Continued Education – TimkenSteel Plant Tour


On May 17th and 18th 2016, Bergsen Metals’ Sales Representative, Sean Bradley, visited TimkenSteel’s Faircrest and Gambrinus plants in Canton, OH to see firsthand how domestic product is manufactured.  The event was sponsored by the MSCI.

TimkenSteel is self-described as “a top focused special bar quality, or SBQ, steelmaker in North America.” So, when the opportunity arose for a Bergsen team member to learn more about what Bergsen Metals does best, it was something that could not be missed.

During the visit, Sean and his tour group were privy to many of the details in the steelmaking process that are often forgotten by the time material hits distribution lines.  TimkenSteel provided an expert Metallurgist who spoke to the attendees and showed examples of imperfections in the metal, how the testing process works during steelmaking, and of course testing of the final product.  In addition to steelmaking, the tour group was given visibility to TimkenSteel’s piercing mill used to manufacture seamless mechanical tubing from solid rod bar.  Finally, the tour concluded with a demonstration of the quenching and tempering lines to which Sean said “It was interesting to watch when you didn’t know exactly how the process was done.”

Bergsen Metals and Sean would like to extend thanks to Jeff Grubich, Paul Hodson, Len Skillings and everyone else at the Timken plant for a great tour and class session.  It is an invaluable experience to further the knowledge of our associates in the metal industry.

As for metals distribution, Bergsen Metals stocks full lines of steel grades along the lines of what TimkenSteel manufacturers.  Bergsen Metals can supply 1018 cold rolled in all shapes, 1215 rounds, 12L14 rounds, 1144 Stressproof round bar, and 1045 TG&P, 4140 alloy bar, 4130 alloy steel, as well as stainless steel products.


Small Business, Big World – The Future is NOW


Here we sit in 2016 as a classified “small business.”  Once upon a time, this meant a loyal customer base, steady sales, and a decent roof over our heads; yet the climate of today’s world is screaming “Be BIGGER, Be Faster, Be Smarter.”  Which brings up an ever pressing topic … How does a small business keep up?  For ourselves, how does Bergsen Metals stay relevant in a metals market it has been serving for 42 years?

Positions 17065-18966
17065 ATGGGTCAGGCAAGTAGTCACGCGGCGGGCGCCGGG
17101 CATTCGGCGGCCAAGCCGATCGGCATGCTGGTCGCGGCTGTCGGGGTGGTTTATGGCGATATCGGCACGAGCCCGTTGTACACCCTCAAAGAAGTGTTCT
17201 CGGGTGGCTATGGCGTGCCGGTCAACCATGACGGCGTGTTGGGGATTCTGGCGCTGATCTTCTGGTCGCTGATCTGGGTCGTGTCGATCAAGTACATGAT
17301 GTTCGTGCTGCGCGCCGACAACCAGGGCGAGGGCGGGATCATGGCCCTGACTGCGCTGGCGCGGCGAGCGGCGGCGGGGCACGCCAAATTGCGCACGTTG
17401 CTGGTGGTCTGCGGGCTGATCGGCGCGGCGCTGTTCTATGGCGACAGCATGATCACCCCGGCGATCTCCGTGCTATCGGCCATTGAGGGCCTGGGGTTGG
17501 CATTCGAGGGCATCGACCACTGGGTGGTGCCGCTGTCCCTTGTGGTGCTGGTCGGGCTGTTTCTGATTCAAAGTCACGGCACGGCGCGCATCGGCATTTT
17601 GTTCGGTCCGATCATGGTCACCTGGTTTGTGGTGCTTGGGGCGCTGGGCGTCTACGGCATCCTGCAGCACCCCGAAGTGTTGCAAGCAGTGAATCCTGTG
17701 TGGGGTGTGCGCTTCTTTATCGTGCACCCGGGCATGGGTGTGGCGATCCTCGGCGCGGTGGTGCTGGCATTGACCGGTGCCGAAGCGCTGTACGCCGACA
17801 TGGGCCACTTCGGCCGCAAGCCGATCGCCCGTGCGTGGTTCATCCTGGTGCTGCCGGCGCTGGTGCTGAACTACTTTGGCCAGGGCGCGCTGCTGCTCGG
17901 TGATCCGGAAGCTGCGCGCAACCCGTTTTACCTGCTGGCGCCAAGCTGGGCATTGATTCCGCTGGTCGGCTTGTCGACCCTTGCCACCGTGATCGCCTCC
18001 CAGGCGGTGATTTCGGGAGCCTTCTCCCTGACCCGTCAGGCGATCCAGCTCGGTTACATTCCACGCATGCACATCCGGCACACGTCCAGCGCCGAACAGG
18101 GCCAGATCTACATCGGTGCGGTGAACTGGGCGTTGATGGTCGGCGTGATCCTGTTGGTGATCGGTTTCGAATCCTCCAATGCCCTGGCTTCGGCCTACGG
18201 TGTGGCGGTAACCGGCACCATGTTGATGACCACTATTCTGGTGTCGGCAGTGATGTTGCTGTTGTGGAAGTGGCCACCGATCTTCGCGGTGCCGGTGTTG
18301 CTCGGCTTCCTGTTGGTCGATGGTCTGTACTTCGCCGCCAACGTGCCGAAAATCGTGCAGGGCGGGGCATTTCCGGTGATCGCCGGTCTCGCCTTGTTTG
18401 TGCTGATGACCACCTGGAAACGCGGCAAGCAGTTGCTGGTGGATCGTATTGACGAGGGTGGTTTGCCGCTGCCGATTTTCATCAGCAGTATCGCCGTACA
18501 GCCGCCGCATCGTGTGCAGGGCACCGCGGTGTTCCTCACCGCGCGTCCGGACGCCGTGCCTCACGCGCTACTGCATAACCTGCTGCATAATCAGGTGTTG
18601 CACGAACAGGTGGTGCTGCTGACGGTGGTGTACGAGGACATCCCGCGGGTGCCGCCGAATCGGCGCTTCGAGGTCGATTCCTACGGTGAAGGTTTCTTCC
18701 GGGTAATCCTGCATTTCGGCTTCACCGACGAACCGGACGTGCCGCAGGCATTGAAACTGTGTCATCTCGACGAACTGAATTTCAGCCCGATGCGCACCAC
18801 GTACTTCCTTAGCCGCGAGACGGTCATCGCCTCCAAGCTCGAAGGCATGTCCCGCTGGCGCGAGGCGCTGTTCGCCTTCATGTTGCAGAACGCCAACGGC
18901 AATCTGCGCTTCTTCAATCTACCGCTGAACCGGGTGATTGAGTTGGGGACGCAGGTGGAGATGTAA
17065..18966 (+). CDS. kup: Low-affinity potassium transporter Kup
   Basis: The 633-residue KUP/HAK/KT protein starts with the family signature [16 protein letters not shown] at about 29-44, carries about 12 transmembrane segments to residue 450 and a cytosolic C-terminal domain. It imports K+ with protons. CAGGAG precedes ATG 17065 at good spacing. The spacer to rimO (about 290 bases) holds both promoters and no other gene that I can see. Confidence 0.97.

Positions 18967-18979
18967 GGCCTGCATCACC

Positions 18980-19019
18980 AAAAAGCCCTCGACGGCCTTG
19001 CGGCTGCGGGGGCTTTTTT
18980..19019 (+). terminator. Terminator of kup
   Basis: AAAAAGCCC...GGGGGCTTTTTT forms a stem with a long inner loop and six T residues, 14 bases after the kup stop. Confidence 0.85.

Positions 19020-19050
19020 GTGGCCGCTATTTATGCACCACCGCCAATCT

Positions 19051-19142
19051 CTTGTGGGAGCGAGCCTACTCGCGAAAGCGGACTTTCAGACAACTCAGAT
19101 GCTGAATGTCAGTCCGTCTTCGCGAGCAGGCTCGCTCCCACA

The industries served by the metals community is made up of some pretty heavy hitters – aerospace, manufacturing, auto, machining, tooling, fabrication, pharmaceutical.  This list goes on.  And when we think of this business sector, technological advancement is a phrase that quickly comes to mind. That is the “Be Smarter” we are trying to find.  A post by the MSCI titled “Shattering Industry Changes are Already Here” (2016) addresses the concerns of industry leaders as to where we are going and what we need to keep up.  The article quotes author, consultant, and futurist, Jack Uldrich, stating “Nano particles are making steel lighter and ten times stronger, materials that are already in use on oil rigs. New welding processes can now bond aluminum and steel. And metals and other materials will soon be self-healing, repairing damage when it occurs.”

This is exactly the type of thing a small business needs to contemplate – THE FUTURE!

Bergsen Metals supplies carbon bar, stainless bar, and aircraft alloys to all the earlier mentioned customer segments, however we not only want to serve our customers now but also in the future.  This can be a sizable job for any company much less one without a substantial R&D budget.  In a perfect world, we would hire top talent, collaborate with the biggest mills in the biz, and have all the monetary means possible at our disposal for the right moment to pounce on existing and emerging markets.  This often isn’t a reality for the majority of us dealing with day to day operations, but in some way, shape, or form, it should be.

So, the question becomes who, what, where, when, and why do we start?  Well, only you can answer the why, but the rest of the answers are at your fingertips.  Firstly, research and arm yourself with as much information as possible.  A quick online search will pour in results from market organizations and even unlikely resources that provide insight into the future of metals.  Second, prepare and plan for financial investment – Have capital available for when you need it.  There will be road bumps and failures, but progress over perfection is the goal.  Last but not least, be your own best friend.  Market new products until you are blue in the face.  The road warrior is still the best friend of any small business.

Perhaps this is an oversimplified view of preparing for things to come and maybe a little naïveté, but let’s be honest we aren’t building the rocket ships, only supplying the materials to do so!